NFL 2020: 10 Players to Avoid in Fantasy Football

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By ESPN Buffalo

Soon, along with my various responsibilities at RADIO.COM, I'll be taking on a second full-time job as a participant in SIX, count 'em, six season-long fantasy leagues while also mixing in a healthy dose of daily fantasy (FanDuel is my DFS poison) and, if there's time for it, eating and sleeping. Clearly, moderation is a foreign concept to me, but I know I'm not alone in my fantasy obsession. I agree six leagues is a bit much, but think of it like a fresh-out-of-the-oven batch of chocolate-chip cookies. Can you really eat just one? Even Buddhist monks don't have that kind of restraint.

It's easy to galaxy-brain your fantasy draft, overthinking to the point of near-paralysis. We've all lived through the panic of seeing those red numbers flash across the computer screen, warning you the clock is about to expire. "Oh no, it's going to auto-pick Kalen Ballage. HELP!" To simplify fantasy football's vast and often overwhelming terrain of uncertainty, here are 10 players I'll be avoiding at all costs this summer:

Zach Ertz

You'd think I would have learned by now to stop doubting Ertz. I was spouting the same anti-Ertz rhetoric around this time last year, only for the star tight end to lead the Eagles in ... well you name it: catches (88), receiving yards (916), receiving scores (six), targets (135). While I may have been a year early on the Ertz truther movement (he finished as the overall TE4 in PPR leagues last fall), I still think there's reason to be skeptical of the eighth-year Stanford product. Ertz's volume was through the roof last season but the Birds should be a much healthier bunch in 2020 with DeSean Jackson approaching 100 percent following last year's core surgery and veteran Alshon Jeffery slated to return at some point. The Eagles also made an investment in first-round burner Jalen Reagor out of TCU. Most concerning is the development of fellow tight end Dallas Goedert, who was arguably more efficient than Ertz last season, turning 87 targets into a stout 58-607-5 receiving line on 771 offensive snaps (71-percent snap share). Philadelphia will continue to employ 12 personnel (two tight-end sets) on a frequent basis, though it's clear the gap between Ertz and his competition is closing. At a destitute fantasy position, Ertz is still worthy of TE1 status, though I doubt I'll be taking the plunge at his current fourth-round ADP (38.7 overall on FantasyPros).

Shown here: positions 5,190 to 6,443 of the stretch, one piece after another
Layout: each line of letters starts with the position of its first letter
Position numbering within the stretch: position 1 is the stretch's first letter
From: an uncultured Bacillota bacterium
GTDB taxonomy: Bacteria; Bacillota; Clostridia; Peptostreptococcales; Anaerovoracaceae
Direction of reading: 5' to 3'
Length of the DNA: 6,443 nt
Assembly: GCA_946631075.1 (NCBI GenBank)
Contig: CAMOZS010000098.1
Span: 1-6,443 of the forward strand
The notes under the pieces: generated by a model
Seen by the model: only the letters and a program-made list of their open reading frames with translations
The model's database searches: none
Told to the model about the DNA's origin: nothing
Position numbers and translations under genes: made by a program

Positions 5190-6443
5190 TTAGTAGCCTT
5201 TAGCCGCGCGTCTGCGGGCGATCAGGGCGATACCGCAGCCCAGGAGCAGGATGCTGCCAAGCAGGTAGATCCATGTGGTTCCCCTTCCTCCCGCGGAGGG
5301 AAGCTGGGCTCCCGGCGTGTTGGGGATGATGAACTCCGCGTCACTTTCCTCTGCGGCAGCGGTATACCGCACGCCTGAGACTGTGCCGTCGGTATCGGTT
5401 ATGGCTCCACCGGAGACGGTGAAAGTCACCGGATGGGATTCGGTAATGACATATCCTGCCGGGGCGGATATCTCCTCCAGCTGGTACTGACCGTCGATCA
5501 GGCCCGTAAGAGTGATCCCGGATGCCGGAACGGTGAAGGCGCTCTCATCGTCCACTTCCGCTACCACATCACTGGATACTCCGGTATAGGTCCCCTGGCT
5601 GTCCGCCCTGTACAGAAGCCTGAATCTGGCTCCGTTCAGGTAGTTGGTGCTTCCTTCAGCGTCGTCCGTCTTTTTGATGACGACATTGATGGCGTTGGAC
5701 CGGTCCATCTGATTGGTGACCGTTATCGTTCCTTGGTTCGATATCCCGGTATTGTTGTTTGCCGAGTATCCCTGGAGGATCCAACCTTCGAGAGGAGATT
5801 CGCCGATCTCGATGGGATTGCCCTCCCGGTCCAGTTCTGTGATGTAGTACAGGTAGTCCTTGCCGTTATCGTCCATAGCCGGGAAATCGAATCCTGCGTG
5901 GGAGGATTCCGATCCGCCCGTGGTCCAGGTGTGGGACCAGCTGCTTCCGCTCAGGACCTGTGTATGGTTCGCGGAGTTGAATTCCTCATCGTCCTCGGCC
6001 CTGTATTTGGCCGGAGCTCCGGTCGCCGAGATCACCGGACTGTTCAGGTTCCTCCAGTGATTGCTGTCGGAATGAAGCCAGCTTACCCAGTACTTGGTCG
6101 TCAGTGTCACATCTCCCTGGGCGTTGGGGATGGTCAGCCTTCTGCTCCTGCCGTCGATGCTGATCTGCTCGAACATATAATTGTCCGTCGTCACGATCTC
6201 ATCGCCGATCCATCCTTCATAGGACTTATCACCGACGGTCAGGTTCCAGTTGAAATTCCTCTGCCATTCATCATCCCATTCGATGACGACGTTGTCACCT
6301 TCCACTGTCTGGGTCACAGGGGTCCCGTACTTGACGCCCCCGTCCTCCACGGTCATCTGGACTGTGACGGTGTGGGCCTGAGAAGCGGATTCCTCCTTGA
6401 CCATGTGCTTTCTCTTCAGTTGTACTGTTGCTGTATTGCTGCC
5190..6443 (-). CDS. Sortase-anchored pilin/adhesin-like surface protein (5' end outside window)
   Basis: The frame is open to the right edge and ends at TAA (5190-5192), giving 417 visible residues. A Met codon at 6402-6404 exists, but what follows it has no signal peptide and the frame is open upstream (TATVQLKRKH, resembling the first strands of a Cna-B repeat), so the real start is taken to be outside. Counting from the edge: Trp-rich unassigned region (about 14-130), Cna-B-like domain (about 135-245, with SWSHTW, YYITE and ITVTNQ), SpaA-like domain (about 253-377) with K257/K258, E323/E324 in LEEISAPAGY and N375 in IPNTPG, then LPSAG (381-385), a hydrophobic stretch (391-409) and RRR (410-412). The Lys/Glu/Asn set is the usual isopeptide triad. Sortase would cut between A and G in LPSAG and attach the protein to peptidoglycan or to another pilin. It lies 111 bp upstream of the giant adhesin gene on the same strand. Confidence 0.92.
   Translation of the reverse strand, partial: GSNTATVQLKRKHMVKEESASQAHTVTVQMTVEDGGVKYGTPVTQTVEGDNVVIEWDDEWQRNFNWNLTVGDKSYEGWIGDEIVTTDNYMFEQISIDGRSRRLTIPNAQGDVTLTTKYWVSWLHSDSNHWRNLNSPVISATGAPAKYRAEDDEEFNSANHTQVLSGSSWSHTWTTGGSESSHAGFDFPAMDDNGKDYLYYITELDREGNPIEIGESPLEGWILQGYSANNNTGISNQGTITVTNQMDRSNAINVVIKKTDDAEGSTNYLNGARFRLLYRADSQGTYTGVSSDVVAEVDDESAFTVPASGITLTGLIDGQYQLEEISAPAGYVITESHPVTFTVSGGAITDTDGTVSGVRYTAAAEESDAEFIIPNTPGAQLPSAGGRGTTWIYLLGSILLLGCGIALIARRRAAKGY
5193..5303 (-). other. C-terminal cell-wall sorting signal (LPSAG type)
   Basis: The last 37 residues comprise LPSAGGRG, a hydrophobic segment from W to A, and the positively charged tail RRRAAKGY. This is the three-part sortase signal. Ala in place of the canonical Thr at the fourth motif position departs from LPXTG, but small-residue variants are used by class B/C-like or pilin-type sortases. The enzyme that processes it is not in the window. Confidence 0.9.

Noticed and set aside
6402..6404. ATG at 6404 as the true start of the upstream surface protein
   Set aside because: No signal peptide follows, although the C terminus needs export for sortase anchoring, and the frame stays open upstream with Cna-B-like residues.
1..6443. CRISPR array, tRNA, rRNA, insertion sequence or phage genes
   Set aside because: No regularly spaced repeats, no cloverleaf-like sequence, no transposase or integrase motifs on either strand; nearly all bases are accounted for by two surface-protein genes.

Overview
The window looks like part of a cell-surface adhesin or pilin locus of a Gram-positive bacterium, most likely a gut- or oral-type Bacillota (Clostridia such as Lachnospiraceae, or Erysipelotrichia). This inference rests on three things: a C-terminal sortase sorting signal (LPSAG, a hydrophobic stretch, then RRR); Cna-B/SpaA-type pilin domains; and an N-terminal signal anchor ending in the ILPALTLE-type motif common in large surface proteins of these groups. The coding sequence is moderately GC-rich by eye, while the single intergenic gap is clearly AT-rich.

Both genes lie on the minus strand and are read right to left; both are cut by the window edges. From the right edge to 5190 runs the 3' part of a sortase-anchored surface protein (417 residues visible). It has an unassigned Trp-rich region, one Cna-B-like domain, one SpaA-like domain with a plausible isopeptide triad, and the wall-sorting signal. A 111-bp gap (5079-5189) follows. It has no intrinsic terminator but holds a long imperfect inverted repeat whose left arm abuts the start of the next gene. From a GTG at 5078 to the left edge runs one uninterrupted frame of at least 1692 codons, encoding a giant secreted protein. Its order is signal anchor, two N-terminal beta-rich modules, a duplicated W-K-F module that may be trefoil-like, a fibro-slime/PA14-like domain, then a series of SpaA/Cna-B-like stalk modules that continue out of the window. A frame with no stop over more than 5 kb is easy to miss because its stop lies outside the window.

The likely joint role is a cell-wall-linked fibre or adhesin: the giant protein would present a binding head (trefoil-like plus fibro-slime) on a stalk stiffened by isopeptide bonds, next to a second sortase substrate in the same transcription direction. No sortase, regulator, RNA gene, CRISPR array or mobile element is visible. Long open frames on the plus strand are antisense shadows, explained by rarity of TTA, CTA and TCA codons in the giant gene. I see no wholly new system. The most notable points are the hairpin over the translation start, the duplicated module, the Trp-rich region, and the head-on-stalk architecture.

Leonard Fournette

Leonard Fournette getting swallowed up by the Titans defense

Photo credit Wesley Hitt, Getty Images

After weathering injuries throughout his first two seasons, Fournette was finally able to stay upright in 2019, setting career-highs in both rushing yards (1,152) and yards per carry (4.3) while also leading the Jags in catches with 76. That amounted to an RB7 finish in PPR leagues, though I don't anticipate having much exposure to the LSU alum for a variety of reasons. For starters, Fournette's bloated 76-522-0 receiving line a year ago was largely empty calories. His aDOT (average depth of target) was a pathetic 0.2 while his miserable 6.9 yards per catch ranked 29th out of 37 qualified ball-carriers in 2019. The presence of newcomer Chris Thompson, a staple of OC Jay Gruden's offenses back in Washington, will likely throw a wrench in Fournette's already-limited receiving output. Jacksonville was quick to decline Fournette's fifth-year option for 2021, not a particularly encouraging sign for the embattled 25-year-old. Compounding matters, Fournette was an anemic finisher last season, logging just three touchdowns despite seeing 43 carries inside the red zone (tied for fifth-most). Handling bell-cow duties for a team projected to win just five games (tied for the lowest Vegas total), goal-line opportunities for the fourth-year compiler will be few and far between. Not to body-shame the guy, but does this look like an NFL workhorse to you? Suffice to say, I'll be watching Fournette from a safe distance in 2020.

Rob Gronkowski

It was probably na?ve of us to think Rob Gronkowski's retirement would last. After a year spent doing Gronk stuff (wrestling, twerking, hosting game shows), the 6'6," 268-pound monstrosity decided to give football another go, rebranding himself as a Tampa Bay Buccaneer. There's a case to be made for the 31-year-old's return to fantasy relevance--Gronk boasts a decade of on-field chemistry with fellow Patriots defector Tom Brady and should have fresh legs after getting a much-needed breather in 2019. Also in the plus column--he's Rob Gronkowski, a future Hall of Famer and arguably the most dominant tight end to ever grace an NFL gridiron. As compelling a story as Gronk's comeback may be, let's not get swept up in the narrative. The last we saw of him, Gronkowski was an injury-diminished mess essentially reduced to a blocking/decoy role for New England. Even if you're convinced Gronk can somehow stay healthy (good luck with that--the last time he played an entire 16-game slate was 2011), don't count on his target share being anywhere near what it was in Foxboro. With a pair of All-Pro receivers in Mike Evans and Chris Godwin at the Bucs' disposal, it could be slim pickings for Gronk in Tampa, particularly under head coach Bruce Arians, whose offenses have rarely featured tight ends in prominent receiving roles. I understand he's a familiar face at a sink-or-swim fantasy position, but Gronk's current seventh-round ADP is still too rich for me.